Reflexive, Transitive and Symmetric applies only to the relation R that define accessibility. So:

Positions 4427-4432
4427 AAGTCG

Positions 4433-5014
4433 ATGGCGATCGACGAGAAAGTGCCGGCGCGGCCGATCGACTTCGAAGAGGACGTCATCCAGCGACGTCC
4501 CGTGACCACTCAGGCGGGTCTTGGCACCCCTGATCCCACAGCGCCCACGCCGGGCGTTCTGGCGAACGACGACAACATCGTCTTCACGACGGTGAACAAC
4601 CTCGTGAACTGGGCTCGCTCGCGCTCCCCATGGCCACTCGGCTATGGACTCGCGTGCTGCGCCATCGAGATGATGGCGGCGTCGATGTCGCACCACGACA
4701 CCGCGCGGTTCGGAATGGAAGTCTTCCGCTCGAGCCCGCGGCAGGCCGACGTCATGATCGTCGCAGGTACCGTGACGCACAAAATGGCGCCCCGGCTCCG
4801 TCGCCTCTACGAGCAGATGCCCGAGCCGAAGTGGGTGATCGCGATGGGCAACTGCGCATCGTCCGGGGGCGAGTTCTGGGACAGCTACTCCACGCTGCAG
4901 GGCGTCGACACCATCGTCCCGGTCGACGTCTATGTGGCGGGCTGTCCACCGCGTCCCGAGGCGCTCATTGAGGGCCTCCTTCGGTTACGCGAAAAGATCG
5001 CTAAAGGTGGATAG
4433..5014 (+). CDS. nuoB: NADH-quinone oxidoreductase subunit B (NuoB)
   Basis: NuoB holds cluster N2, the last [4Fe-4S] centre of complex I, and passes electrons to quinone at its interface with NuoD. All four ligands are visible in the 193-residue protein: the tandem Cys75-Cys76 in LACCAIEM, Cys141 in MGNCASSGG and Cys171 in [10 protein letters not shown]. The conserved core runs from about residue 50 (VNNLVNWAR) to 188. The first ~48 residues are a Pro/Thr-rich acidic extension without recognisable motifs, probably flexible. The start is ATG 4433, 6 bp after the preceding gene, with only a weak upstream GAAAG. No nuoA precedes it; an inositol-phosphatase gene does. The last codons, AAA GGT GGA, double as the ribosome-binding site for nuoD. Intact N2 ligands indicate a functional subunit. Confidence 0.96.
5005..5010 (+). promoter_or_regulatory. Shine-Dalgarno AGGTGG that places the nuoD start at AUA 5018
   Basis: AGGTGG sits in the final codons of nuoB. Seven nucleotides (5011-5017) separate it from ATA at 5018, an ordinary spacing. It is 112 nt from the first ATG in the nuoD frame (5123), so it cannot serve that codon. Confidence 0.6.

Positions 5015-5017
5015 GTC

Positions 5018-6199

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Reflexive: W ---->| <------| Transitive: W1 ------> W2 --------> W3 Symmetric W1 <-----> W2 And the Goedel-like formula <>p --> -[]<>p means: if p is true in at least one world accessed from w, then it is false that in any world x accessed from w, that p is true in at least one world accessed from x: |---->w121 p false |---->w12: p true ---->|---->w122 p false |---->w13: p false |---->w123 p false w1--|---->w14: p false |---->w15: p false |----->w161 p false |---->w16 p false---->|----->w162 p false |----->w163 p false I have a little bit of trouble with reading -[]<>p from left to right....Is it - ( [] ( <>p ) )? Also does the frame of reference changes when you talk about [] i.e., any world x? In other words you start with world w but then, as you express [] all (any) world(s) x accessible from w do you have to change the frame to x when you pursue the reasoning to <>? If what I assumed is correct, then the Goedel-like formula makes sense. Now reinterpreting [] and <> to mean provable and consistent we get for <>p --> -[]<>p if p is consistent in at least one world accessed from w, then it is false that in any world x accessed from w, that p is provable in at least one world accessed from x: Now going to your LASE p-> []<>p if p is true in w, then in any world x accessed from w, it is possible to access one world where p is true. This statement seems to be correct only when R is symmetric or if there is a transitive loop back to w. I assume the following: A terminal world is defined as a world from which no other world is accessible. ---->w --| A transitory world is one from which at least one other world is accessible w---->w1 An ideal world is one with no access to a terminal world w---->w1 A realist world is one with access to at least one terminal world. w---->w1 --| Your theorem 5. (W,R) respects []p -> <>p iff (W,R) is ideal means if (if p is true in all worlds accessible from w, then p is true in at least one world accessible from w.) is true then w does not lead to a terminal world. In a terminal world nothing is possible, everything is false so p cannot be true. The premise doesn't even hold. Since an ideal world does not lead to a terminal world, then from an ideal world (W,R) respects []p -> <>p is always true. 6. (W,R) respects <>p -> -[]<>p iff (W,R) is realist means if (if there is at least one world accessible from w where p is true, then it is false that from any world x accessible from w, it is possible to access at least one world in which p is true) is true, then w leads to at least one terminal world. hmmm.. All this reasoning could be quickly shown with one drawing......When I read this statement I suffer from a mental stack overflow. :-) George